Registered Nurse (RN)
Pharmacological Nursing
Pregabalin (Lyrica)

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Pregabalin (Lyrica)

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Pregabalin (Lyrica)

Pregabalin (Lyrica) is a GABA analog that binds to the nerve terminals of calcium channels and prevent calcium influx. This action inhibits the release of certain neurotransmitters. Pregabalin is indicated for seizures, neuropathic pain, and fibromyalgia. Side effects may include dizziness, somnolence, weight gain, headache, and angioedema. The patient should be warned about increased risks of developing rhabdomyolysis or drug dependence.
GABA Analog
GABA-goose On-a-log

By binding to the nerve terminals on calcium channels, pregabalin inhibits calcium influx and decreases the release of glutamate, norepinephrine, and substance P. Although the exact mechanism of action remains unknown, a decrease in these neurotransmitters help control seizures and provide relief of neuropathic pain. Although pregabalin is a GABA analog, this drug does not enhance GABA's inhibitory actions.


Although the exact mechanism of action remains unknown, pregabalin decreases seizure by decreasing abnormal electrical activity in the brain. Instruct the patient to continue taking this medication even if they are feeling fine.

Neuropathic Pain
Neuron-extremities with Pain-bolt

Pregabalin (Lyrica) alters chemicals in the brain responsible for transmitting pain signals across the nervous system and decreases neuropathic pain. The medication is used to treat diabetic neuropathy associated with nerve damage (refer to the Picmonic on Diabetes Assessment). The drug also helps relieve neuropathic pain associated with spinal cord injury caused by the herpes zoster virus. Patients with fibromyalgia may also experience neuropathic pain relief while taking pregabalin.


A small percentage of patients with fibromyalgia, a chronic health condition causing generalized muscle pain and fatigue, experience decreased levels in pain while taking pregabalin. However, a majority of these patients report decreased pain relief within months of therapy.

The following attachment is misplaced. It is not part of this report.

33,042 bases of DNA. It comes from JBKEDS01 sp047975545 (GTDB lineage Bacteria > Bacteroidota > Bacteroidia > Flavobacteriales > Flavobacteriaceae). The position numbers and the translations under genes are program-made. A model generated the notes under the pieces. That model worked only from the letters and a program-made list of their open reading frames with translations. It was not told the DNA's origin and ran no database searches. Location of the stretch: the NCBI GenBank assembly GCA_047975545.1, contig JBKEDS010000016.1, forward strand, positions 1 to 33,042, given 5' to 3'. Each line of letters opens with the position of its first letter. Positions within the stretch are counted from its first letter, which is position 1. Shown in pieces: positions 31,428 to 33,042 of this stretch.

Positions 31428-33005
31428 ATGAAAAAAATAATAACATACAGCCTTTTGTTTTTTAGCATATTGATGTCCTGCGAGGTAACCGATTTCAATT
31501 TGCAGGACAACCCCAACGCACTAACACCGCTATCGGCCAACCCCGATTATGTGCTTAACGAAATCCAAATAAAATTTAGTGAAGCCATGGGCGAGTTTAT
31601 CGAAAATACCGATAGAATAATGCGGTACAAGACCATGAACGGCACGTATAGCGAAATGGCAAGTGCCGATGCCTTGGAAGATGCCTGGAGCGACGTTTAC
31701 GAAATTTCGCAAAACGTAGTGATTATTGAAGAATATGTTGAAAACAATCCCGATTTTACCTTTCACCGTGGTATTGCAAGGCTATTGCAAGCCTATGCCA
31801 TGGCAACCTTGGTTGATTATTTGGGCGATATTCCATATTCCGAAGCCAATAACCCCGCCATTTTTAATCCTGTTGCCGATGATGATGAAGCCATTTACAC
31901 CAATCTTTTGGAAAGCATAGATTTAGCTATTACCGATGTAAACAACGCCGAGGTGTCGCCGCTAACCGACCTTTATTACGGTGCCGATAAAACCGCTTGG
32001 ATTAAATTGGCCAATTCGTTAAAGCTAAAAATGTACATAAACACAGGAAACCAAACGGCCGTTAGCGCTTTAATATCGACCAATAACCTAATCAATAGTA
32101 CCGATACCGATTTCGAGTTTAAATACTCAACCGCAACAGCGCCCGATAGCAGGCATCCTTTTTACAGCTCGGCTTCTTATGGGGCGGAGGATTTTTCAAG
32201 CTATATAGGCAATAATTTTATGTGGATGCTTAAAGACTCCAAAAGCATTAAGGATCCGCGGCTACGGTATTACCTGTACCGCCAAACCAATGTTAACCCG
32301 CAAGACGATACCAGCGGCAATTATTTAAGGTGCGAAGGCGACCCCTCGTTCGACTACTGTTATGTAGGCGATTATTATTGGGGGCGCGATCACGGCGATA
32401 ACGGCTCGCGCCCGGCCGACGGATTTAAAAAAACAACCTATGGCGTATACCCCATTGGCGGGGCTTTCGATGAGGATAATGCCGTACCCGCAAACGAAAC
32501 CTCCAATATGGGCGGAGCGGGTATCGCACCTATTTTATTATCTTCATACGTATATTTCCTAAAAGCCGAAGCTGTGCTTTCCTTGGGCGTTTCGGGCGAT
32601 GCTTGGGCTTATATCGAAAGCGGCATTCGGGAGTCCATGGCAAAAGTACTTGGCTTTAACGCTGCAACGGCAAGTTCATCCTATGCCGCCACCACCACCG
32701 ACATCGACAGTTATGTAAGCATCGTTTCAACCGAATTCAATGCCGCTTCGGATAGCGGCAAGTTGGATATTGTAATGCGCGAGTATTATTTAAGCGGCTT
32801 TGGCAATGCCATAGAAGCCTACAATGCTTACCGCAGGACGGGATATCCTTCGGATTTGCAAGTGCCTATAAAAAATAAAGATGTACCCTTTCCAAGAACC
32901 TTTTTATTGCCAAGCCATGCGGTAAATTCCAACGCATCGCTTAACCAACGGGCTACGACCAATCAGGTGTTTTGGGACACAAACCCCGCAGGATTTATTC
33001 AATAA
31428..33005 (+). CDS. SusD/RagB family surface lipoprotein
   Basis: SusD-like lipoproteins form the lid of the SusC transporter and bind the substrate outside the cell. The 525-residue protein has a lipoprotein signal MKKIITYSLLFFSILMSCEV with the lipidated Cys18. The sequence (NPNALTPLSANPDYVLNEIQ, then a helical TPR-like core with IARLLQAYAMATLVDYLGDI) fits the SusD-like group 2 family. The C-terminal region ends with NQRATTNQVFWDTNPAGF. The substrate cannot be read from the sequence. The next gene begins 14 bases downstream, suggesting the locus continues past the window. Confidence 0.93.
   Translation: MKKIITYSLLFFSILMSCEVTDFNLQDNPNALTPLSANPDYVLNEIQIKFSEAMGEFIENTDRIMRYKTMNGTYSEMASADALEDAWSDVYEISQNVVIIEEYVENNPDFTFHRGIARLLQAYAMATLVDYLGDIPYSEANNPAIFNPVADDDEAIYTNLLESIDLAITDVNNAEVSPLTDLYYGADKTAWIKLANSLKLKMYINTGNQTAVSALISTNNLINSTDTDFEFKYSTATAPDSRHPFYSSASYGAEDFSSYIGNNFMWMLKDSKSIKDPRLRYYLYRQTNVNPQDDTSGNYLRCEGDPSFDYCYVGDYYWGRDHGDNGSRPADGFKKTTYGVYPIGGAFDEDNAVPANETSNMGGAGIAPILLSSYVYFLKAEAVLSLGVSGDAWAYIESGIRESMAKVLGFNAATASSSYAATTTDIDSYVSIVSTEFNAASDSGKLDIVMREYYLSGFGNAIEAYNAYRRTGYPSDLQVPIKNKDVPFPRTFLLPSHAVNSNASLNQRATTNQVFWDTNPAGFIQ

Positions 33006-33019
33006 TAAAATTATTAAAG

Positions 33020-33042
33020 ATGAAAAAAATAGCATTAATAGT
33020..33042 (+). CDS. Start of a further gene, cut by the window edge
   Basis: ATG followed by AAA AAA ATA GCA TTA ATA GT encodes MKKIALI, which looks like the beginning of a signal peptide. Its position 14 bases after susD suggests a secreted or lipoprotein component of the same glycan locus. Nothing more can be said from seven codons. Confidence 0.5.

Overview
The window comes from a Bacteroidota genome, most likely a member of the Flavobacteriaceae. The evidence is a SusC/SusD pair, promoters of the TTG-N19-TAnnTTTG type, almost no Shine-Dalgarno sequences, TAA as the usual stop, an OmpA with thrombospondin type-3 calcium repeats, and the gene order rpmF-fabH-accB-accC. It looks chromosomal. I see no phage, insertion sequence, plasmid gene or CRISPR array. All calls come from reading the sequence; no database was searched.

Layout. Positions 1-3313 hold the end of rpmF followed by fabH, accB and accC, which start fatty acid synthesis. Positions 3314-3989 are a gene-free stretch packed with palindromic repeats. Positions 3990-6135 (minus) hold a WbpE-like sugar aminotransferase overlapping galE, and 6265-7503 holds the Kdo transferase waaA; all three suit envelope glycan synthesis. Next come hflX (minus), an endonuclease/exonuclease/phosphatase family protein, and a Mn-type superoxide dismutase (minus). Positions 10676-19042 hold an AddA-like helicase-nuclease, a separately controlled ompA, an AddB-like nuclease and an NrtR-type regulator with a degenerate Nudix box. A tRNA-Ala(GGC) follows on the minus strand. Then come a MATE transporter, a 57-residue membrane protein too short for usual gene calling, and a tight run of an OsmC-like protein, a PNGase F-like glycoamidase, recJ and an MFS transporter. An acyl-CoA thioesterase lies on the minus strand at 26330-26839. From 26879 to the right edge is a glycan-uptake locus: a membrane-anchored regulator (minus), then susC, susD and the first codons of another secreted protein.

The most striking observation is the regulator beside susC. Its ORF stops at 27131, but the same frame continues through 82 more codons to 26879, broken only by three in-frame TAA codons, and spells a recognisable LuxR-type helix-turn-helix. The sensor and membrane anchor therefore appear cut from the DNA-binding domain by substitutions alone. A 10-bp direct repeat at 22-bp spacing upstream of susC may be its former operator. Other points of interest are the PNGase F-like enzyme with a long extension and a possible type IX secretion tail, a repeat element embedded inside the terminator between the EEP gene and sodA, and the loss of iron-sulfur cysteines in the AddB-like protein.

A small percentage of patients taking pregabalin experience headaches. The abrupt discontinuation of the drug may also cause headaches and should be consulted with the health care provider.


Dizziness is a common side effect of pregabalin that may decreased with continued use. Instruct the patient to avoid driving while taking the medication.

Somnolence (Fatigue)

Somnolence, characterized by constant fatigue, is a common side effect of pregabalin. After discontinuing this medication, symptoms of constant tiredness should disappear. Instruct the patient to avoid hazardous activity such as driving.

Weight Gain
Up-arrow Scale

Pregabalin causes weight gain in a small percentage of patients. This medication may cause an increase of 7% or more in body weight in just a few months.


Angioedema, a rapid swelling of the face, tongue, lips, throat, and larynx, is caused by hypersensitivity reactions. A small percentage of patients have reported allergic-type symptoms, including angioedema, while taking pregabalin. If symptoms occur, immediately contact the healthcare provider.


Although rhabdomyolysis has not been clearly associated with pregabalin, the patient should be instructed to report muscle pain, tenderness, or weakness to the healthcare provider. Suspected symptoms of rhabdomyolysis warrants discontinuation of the drug.

Dependence Ball-and-chain

Since a small percentage of patients taking pregabalin experienced euphoria, this medication has a risk of abuse and dependency in patients seeking pain relief. The medication is classified under Schedule V of the Drug Enforcement Agency's Controlled Substances Act.


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